Auditory Evoked Potentials: Candidate Endophenotypic Indices of ASD Susceptibility

Saturday, May 19, 2012: 11:00 AM
Grand Ballroom West (Sheraton Centre Toronto)
10:15 AM
O. V. Sysoeva, A. Z. Snyder, J. N. Constantino and A. P. Anokhin, Washington University School of Medicine, Saint Louis, MO
Background: Autism spectrum disorders (ASD) are characterized by early-emerging social and communication impairments.  Abnormal auditory sensory processing as well as atypical preferences to computerized non-speech sounds over human speech has been reported in ASD children. The latter deficit might be rooted in atypically persistent sensitivity to non-native speech or non-human sounds, which normally declines between 6 and 12 months in typically developing infants (TD).

Objectives: The purpose of the current study was to examine the time-course of brain activity at preattentive stages for both native (English) and non-native (Hindi) speech sounds in a design that allowed exploration of familial aggregation of electrophysiologic traits.

Methods: Fourteen males with ASD, 17 unaffected siblings (US) and 12 TD controls (age 15-22, mean 18 for all groups) participated in an electrophysiological (EEG) study and performed a speech-sound version of a Mismatch Negativity (MMN) paradigm incorporating native (English) and non-native (Hindi) speech sounds.

Results: Contrary to our expectation, there were no differences between the groups in the MMN component of the ERP, indicating intact automatic change detection in ASD subjects.  However, earlier sensory components (P1 and N1), were abnormal in ASD subjects, and these abnormalities were correlated with severity of ASD, as assessed by the Social Responsiveness Scale. Crucially, these enhanced P1 and delayed N1 responses in ASD subjects were specific to non-native speech sounds and not observed in response to native speech. The enhanced P1 amplitude in the non-native condition was also observed in unaffected siblings (US), suggesting a familial risk effect for ASD. Noteworthy, the P1 amplitude was significantly smaller for non-native compared to native sounds in TD and US, but not in ASD group, suggesting the lack of difference between conditions as a disease-state effect.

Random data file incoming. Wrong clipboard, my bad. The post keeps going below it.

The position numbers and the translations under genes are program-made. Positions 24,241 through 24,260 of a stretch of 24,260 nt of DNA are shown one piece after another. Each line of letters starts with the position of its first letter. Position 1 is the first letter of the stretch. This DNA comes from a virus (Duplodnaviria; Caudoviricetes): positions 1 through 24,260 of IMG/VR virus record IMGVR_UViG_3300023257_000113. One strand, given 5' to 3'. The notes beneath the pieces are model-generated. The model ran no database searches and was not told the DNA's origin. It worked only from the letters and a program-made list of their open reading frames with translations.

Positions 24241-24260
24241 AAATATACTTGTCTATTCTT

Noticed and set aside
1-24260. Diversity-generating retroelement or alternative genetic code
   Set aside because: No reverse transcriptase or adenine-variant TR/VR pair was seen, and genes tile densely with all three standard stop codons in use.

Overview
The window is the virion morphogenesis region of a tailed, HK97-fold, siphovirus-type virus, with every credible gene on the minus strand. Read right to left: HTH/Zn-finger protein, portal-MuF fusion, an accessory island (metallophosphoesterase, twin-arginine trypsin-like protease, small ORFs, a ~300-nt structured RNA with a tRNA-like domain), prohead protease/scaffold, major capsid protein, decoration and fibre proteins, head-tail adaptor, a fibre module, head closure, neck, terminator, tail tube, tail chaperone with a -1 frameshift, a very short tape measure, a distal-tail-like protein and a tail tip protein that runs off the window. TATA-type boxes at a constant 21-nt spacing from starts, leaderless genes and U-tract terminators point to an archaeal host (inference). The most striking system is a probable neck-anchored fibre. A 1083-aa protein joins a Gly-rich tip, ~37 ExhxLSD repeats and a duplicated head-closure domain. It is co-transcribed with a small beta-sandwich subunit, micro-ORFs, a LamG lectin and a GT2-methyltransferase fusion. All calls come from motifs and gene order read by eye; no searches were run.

Conclusions: Our study provided evidence for abnormal early stage processing of non-native sounds in ASD and US groups. Enhanced amplitude of the early sensory component P1 warrants further exploration as an intermediate phenotype (endophenotype) for ASD.

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